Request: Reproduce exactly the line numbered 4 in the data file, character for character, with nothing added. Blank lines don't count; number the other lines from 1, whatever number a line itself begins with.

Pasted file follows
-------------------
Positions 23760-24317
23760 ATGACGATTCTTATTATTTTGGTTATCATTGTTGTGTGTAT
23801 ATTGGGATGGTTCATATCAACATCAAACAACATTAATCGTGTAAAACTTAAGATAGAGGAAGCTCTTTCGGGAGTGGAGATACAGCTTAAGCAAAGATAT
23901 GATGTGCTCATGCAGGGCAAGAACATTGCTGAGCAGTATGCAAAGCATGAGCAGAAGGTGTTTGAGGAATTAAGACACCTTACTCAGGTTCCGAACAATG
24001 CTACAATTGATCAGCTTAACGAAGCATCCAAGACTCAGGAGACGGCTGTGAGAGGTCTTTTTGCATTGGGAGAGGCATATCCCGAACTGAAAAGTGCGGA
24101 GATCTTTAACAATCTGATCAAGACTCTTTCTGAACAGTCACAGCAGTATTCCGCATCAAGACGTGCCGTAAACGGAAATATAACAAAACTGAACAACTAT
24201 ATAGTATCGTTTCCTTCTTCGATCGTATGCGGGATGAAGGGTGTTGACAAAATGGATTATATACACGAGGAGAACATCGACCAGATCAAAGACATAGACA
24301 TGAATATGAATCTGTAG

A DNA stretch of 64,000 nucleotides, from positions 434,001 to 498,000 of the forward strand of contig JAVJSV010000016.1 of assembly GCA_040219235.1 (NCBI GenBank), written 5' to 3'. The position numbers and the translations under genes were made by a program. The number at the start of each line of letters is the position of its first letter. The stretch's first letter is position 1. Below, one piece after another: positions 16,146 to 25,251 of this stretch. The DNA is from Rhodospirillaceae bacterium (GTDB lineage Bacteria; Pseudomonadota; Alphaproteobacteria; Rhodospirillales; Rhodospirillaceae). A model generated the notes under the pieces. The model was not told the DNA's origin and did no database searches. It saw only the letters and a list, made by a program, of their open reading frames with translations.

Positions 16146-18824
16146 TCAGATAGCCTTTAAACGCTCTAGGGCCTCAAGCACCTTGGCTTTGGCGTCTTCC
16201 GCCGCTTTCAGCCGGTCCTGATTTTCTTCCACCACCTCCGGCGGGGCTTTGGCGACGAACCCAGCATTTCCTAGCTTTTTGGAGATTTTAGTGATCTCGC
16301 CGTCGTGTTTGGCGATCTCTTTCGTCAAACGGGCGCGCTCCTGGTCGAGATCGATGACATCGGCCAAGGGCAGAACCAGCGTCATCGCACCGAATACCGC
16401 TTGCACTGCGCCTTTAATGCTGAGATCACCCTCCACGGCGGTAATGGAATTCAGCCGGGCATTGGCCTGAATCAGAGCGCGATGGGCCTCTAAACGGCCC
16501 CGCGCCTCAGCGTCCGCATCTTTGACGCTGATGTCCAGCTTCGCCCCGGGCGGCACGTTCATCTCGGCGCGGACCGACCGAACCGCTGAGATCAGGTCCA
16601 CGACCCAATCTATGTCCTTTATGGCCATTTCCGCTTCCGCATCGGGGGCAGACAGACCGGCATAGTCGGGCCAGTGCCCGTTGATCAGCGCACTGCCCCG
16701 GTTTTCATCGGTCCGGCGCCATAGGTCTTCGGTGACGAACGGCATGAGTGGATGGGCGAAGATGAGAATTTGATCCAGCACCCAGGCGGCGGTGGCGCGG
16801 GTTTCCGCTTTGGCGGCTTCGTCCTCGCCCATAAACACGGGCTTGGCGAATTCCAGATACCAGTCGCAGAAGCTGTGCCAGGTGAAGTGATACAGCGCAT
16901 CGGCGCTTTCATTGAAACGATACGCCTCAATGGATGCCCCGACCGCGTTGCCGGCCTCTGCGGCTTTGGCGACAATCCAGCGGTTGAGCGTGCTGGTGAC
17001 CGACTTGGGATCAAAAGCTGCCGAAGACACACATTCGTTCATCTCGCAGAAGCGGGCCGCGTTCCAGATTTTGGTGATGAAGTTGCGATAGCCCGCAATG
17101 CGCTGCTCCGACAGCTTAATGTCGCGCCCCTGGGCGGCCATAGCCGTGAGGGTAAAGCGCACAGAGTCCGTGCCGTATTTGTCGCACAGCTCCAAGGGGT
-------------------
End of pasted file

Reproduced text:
23901 GATGTGCTCATGCAGGGCAAGAACATTGCTGAGCAGTATGCAAAGCATGAGCAGAAGGTGTTTGAGGAATTAAGACACCTTACTCAGGTTCCGAACAATG